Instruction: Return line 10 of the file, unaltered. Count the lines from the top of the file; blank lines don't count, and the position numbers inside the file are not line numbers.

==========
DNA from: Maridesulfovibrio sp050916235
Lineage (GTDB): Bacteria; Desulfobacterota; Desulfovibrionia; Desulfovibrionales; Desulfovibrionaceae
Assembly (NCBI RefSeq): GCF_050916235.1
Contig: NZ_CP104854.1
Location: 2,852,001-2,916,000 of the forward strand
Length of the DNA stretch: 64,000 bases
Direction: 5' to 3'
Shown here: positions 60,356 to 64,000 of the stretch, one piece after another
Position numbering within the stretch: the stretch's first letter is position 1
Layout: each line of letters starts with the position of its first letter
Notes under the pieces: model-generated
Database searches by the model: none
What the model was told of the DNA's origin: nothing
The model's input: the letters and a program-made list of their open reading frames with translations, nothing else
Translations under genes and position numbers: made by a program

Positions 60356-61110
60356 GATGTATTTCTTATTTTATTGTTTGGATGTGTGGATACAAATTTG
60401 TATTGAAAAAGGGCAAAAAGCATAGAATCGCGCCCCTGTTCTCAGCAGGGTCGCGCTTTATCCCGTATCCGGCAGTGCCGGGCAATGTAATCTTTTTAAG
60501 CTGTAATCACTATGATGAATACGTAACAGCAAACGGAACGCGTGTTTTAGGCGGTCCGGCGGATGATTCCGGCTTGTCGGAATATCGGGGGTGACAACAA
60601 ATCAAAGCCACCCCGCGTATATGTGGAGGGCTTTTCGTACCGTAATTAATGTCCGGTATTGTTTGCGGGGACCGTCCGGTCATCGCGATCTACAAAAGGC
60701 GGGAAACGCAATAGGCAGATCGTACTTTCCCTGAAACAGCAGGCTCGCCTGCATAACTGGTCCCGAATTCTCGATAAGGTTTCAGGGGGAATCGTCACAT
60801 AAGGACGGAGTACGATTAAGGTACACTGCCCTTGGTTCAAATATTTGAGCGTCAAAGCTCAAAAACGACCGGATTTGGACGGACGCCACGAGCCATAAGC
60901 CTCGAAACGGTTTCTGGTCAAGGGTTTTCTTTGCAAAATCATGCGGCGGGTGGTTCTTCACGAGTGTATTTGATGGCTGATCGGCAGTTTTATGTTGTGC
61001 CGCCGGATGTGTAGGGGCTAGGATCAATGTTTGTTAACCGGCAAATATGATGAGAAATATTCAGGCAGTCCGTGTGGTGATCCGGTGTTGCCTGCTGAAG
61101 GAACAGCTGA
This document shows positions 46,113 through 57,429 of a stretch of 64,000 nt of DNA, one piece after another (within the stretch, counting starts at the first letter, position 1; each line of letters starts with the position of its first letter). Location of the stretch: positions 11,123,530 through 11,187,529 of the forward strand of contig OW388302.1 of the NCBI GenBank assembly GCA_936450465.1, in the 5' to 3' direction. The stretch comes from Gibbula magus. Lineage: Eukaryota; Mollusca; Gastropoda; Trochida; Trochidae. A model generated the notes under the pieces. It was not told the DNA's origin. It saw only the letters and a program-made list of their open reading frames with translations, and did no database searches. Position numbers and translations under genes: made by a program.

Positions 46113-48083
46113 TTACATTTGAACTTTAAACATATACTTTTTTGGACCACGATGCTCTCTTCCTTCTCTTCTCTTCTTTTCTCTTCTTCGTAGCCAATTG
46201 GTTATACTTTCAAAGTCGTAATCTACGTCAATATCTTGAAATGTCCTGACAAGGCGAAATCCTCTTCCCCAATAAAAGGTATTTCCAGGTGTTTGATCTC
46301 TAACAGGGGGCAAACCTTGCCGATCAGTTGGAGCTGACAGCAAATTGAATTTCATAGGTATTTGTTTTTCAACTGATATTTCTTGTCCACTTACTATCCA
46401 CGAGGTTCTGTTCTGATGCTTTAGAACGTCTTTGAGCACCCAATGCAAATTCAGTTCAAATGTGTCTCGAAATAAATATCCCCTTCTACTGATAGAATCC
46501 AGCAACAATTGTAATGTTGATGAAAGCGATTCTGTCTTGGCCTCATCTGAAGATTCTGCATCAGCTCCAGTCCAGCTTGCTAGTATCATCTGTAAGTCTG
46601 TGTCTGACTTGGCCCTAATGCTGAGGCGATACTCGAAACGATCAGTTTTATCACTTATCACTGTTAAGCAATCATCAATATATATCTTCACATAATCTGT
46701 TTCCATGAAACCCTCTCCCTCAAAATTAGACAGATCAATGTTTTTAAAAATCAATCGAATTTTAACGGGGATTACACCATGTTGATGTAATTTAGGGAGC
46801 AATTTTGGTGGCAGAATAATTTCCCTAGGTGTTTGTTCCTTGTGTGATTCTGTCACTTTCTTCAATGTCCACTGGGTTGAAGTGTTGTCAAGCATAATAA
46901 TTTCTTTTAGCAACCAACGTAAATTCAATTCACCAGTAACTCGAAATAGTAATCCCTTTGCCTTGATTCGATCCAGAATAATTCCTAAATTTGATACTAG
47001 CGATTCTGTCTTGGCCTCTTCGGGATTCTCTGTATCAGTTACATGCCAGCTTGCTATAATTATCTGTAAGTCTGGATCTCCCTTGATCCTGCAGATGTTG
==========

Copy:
Layout: each line of letters starts with the position of its first letter